Cyprus Tool Shed
United Kingdom - Living Room
TV & PC Monitor
Video Call Threshold
Video Call Threshold
Video Call Threshold
Cyprus Coastal Promenade
United Kingdom - Living Room
TV & PC Monitor
Video Call Threshold
Video Call Threshold
figure 12 13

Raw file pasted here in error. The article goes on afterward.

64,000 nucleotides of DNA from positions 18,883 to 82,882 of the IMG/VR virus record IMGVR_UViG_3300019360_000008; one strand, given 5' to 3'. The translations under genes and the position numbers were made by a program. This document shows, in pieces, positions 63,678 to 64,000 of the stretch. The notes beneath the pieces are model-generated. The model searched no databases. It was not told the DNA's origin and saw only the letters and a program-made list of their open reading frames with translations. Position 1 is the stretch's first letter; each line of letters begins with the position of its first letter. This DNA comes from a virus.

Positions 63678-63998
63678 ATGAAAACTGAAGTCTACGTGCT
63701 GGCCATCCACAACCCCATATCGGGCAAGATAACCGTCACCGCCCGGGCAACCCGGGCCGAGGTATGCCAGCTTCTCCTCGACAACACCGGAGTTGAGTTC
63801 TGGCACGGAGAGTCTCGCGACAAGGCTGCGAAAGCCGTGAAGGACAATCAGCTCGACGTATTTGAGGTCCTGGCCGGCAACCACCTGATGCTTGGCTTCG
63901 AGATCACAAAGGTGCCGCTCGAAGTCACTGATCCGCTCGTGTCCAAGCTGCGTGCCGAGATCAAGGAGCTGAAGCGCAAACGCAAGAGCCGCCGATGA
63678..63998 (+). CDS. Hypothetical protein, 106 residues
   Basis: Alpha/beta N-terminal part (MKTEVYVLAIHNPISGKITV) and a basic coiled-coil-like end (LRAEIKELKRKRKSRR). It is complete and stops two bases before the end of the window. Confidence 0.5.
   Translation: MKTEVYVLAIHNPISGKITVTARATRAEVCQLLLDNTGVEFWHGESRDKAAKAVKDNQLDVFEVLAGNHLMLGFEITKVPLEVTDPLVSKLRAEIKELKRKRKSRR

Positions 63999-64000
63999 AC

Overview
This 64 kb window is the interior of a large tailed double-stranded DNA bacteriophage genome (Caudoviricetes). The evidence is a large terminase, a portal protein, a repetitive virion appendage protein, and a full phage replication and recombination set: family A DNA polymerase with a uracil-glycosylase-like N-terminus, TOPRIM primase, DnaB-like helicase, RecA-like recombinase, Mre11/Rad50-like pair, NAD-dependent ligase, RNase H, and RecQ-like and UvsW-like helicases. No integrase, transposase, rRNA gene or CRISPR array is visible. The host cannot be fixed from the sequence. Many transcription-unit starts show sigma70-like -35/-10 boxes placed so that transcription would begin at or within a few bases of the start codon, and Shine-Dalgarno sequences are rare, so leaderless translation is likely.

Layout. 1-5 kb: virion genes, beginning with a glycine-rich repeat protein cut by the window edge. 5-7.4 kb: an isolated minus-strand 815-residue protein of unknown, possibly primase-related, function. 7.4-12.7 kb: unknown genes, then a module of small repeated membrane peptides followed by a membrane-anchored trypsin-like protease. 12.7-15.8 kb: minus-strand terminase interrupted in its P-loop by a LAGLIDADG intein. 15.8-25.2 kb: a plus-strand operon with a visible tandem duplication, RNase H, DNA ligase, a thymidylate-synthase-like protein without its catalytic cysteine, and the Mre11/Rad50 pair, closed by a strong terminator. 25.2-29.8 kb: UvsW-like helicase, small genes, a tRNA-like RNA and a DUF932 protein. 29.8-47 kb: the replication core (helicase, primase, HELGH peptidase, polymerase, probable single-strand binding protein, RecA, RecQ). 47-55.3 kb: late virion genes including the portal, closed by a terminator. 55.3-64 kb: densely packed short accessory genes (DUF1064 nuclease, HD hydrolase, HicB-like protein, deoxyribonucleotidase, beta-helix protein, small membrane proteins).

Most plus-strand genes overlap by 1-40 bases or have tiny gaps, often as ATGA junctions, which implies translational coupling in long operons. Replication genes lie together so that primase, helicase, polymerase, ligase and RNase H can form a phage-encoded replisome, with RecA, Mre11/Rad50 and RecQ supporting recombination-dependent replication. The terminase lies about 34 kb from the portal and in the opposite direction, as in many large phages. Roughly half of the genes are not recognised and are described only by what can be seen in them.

EPILOGUE/ TELESCAPE AS SPECTACLE “Magician and surgeon behave like painter and cameraman. The painter, while working, observes a natural distance from the subject; the cameraman, on the other hand, penetrates deep into the subject’s tissue.” 28 The very nature of surgical penetration into reality digs into a far deeper realm of distraction. A pit in which any fragment of footage, as has been argued, can be served up as fact if the aesthetic qualities and narrative format amount to an emotionally ‘authentic’ spectacle. In other words, as one probes deeper into the camera, or indeed the screen, the proximity to fact only fades to reveal the magician staring back at the other end. Fiction, as heightened reality, is all-over the Telescape. Its distracting potential, spear-headed by the practises of media operators, does not necessarily centre around the intentional construction of lies. It need not be intentional deception at all. The mincing, stirring and omission of over-abundant footage can generate multiple fictions, even accidentally, while maintaining ‘authentic’ fragments. The Telescape is at once distracting and contemplative. “Twenty-first-century century journalism, like the nineteenth-century-novel, is a realist cultural form which generates the effects of reality rather than straightforward representations of reality itself ” 29 The dangers of distraction lie in the spectacle. As delineated by the aesthetics of amateur footage and the hegemony of form, contemporary methods of narration employ such an authentic degree of visuals that fact and fiction are indistinguishable. News reporting is the zenith of contemporary fictional realism, with its content taken by its spectators as unquestionable and objective fact. “…Cinema does not include attentiveness. The audience is an examiner but a distracted one.” 30 The spectacle draws from the Telescape’s qualities of distance and collapsing of exteriors into interiors. 31 With the proliferation of both footage and screens, one interiorises the world in their palm, often without even having to crawl out of their bed. Footage, generated by anyone finds its way into narrative spectacles that follow society beyond the public realm, burrowing deep inside their most private and intimate spaces. The mobile screen has annihilated the stationary theatre or cinema goer and (what has been for centuries) a relatively fixed relationship with the stage. Susan Buck-Morss, in her essay ‘The Dialectics of Seeing’ refers to the Arcades of Paris as the urban pinnacle of societal mass distraction within the bounds of capitalism. “The covered shopping Arcades of the nineteenth century were Benjamin’s central image because they were the precise replica of the international consciousness, the unconscious of the dreaming collective. All of the errors of bourgeois consciousness could be found there (commodity fetishism, reification, the world as ‘inwardness’), as well as (in fashion, prostitution, gambling) all of its utopian dreams. Moreover, the arcades were the first international style of modern architecture, hence part of lived experience of a worldwide, metropolitan generation.” 32 Retail utopias, collective wishes, even nostalgia for constructed pasts, have manifested in contemporary technologies of glass and metal. No longer an arcade but a screen. If an altar of consumerism could elevate one singular object it is that of the screen. Inside it, a religion of pure cult constructing its dogmas. The interspace between footage, the Telescape, is easily manipulated to distract. “This religion does not primarily function through a set of ‘ideas’ on the level of an ‘orthodoxy’, but rather on the level of material practises, an ‘orthopraxis’, an ensemble of ‘normalising’ practises and rituals” 33 The construction of fact is consequentially intrinsic to a global consumerist orthopraxis. Footage has become a commodity of neo-liberal capitalist spectacle; and glass, the material of its formatting apparatus - the screen. The conceptual role of glass merely heightens the sense of technological irony in regard to modernism - once a symbol of political transparency it has come to define near-absolute obscurity. The Telescape has to become a space for contemplation and constructive thought not of distraction. It is compelled to complete Warburg’s unfinished project, that envisaged the impossibility to synthesize a pictorial knowledge (the astrological map), the order of space (the Wanderstraßenkarte), and the episteme of descent (the genealogical schema), into one model; the Atlas. 34 Therefore, in an age of infinitesimal production and commodification of footage (even in the aesthetic fetishising, in Benjaminian terms, of amateur footage), the Telescape is a two-etched sword. However, like Warburg’s Mnymosene Atlas, footage can also become a critical transspatial and trans-historical tool. One could refer to filmic works such as those of Harun Farocki to perhaps begin understanding interspatial contemplation amidst the mincing and stirring of footage. “Influenced by Bertolt Brecht and Godard, [Farocki’s] sharp gaze tinged with moral intent was fixed on the links between individuals, society, politics and moving images; on the efforts that shape and condition us; and on the violence all around us. The direct, manifest and brutal violence we know and recognise, and the less explicit but pervasive and therefore insidious violence that passes via the media and technology.” 35 Although much could be said about his oeuvre, a 2015 posthumous exhibition brings all his projects together into an Atlas. Narratives that question the perception of current affairs are set against each other to further provoke relationships. It is as close as one could parallel an contemporary atlas of footage and screen to Warburg’s Mnemosyne (figure 14).